potato and tomato blights, multi actor research
Figure. 1: Genetic population structure of Phytophthora infestans in Europe, 2019. Each clonal lineage is identified by a different colour, allowing for an easy appreciation of regional structures and population composition at a glance. Source: Euroblight.

Euroblight activities and achievements are multiple:

  • Collating information is essential for control, especially European pathogen population structures, host behaviour, and harmonised protocols so information can be compared;
  • Sharing this information through an ad hoc, evolving IT infrastructure and regular workshops;
  • Organising actors, interactions and involvement in research and development activities through collaborative projects;
  • Fostering international collaboration;
  • Raising attention and advising policymakers about blights and their control.

These activities have been highly successful so far:

  • Blights populations and pressure are now surveyed every year in Europe, and the corresponding genetic population structures are made available to everyone through the Euroblight website (Figure 1);
  • Unique resources (protocols, software, isolate characteristics, fungicide rating table, etc.) and an open sharing platform accessible through the Website have been developed and are now part of an expanding Potato Late Blight Toolbox;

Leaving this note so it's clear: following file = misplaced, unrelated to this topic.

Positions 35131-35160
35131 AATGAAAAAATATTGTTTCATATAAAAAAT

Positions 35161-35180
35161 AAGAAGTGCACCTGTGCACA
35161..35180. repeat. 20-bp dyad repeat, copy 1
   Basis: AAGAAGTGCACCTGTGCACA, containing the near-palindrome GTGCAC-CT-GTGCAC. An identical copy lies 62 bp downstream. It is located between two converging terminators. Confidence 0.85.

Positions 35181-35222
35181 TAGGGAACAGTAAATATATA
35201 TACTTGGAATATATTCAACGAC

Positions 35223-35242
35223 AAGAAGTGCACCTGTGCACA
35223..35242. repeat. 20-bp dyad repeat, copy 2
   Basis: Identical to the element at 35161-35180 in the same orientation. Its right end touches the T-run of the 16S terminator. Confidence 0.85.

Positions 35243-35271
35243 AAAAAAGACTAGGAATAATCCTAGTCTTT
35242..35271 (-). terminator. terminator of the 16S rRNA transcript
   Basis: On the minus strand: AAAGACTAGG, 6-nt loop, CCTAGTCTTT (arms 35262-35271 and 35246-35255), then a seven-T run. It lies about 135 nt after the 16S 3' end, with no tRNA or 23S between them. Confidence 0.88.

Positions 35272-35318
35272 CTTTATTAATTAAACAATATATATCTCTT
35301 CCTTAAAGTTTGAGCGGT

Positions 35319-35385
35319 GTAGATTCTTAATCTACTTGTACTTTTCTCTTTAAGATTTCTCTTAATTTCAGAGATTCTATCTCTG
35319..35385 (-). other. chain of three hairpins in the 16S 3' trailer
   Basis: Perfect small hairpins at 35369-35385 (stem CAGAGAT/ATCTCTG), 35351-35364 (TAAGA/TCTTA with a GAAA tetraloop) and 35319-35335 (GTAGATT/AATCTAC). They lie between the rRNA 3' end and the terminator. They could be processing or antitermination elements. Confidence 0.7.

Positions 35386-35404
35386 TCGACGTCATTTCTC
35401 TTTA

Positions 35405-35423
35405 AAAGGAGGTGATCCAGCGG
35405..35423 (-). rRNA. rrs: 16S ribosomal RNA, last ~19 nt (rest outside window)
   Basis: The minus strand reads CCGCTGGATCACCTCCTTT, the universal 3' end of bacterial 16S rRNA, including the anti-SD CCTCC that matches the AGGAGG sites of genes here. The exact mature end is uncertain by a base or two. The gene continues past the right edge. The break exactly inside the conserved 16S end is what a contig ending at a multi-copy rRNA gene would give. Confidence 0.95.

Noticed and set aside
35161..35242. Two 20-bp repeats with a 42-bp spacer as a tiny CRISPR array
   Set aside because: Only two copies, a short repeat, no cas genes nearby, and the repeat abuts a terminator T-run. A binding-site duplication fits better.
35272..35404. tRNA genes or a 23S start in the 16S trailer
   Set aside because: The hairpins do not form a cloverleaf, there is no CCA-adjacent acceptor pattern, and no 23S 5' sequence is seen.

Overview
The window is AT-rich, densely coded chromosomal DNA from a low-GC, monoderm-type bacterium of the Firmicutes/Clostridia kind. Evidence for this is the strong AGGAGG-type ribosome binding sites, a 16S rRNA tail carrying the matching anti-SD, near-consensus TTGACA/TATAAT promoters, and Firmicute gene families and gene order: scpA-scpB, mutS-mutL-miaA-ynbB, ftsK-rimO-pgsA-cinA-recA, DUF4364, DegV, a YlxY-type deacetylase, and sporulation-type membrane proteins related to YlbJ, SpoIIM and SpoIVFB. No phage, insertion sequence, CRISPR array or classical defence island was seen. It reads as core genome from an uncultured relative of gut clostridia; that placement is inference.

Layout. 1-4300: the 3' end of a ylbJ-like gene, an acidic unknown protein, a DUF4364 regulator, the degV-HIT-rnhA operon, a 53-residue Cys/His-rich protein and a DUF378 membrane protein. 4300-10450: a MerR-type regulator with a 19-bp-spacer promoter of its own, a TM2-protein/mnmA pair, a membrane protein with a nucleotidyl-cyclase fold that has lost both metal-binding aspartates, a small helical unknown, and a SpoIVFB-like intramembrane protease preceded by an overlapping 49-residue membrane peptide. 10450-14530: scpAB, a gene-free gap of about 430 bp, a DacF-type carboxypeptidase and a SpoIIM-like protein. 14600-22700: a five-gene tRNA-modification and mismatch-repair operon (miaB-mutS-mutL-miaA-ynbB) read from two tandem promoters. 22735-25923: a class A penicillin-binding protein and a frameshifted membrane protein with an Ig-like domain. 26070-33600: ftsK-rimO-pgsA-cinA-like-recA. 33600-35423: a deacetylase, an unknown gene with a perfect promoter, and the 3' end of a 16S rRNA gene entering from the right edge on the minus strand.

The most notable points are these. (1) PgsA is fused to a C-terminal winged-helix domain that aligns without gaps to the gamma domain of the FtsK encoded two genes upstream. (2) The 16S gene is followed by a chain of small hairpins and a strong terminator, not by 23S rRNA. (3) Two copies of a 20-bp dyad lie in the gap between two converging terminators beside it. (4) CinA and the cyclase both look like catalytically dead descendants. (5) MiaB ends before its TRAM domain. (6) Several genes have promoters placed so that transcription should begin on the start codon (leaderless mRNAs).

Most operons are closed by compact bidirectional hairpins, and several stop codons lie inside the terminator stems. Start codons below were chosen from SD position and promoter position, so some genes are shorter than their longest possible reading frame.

• The continuous success of Euroblight workshops (17 since 1996), with published Proceedings as well as Statements for policymakers and industry actors – all available directly from the Euroblight homepage;
  • Help to the launch and joint operations with ‘sister networks’ in other continents: USABlight in North America, Tizón Liatino in Latin America, AsiaBlight in Asia and an upcoming AfricaBlight;
  • Various projects developed from and with the network, including the annual monitoring activities, but also a research project like IPMBlight 2.0 (2016-2019).

These successes stress the value of the multi-actor approach and the flexible organisation of a network like Euroblight to foster efficient, developments and implementation of IPM. To build on these successes, Euroblight will in the future put increased emphasis on biocontrol and alternative control measures, seek stronger involvement of breeders and more active participation of the tomato industry. This will definitely help in keeping potato and tomato blights under control in an uncertain and rapidly changing environment.

 

*Please note: This is a commercial profile

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Research Director (Senior Scientist)
INRA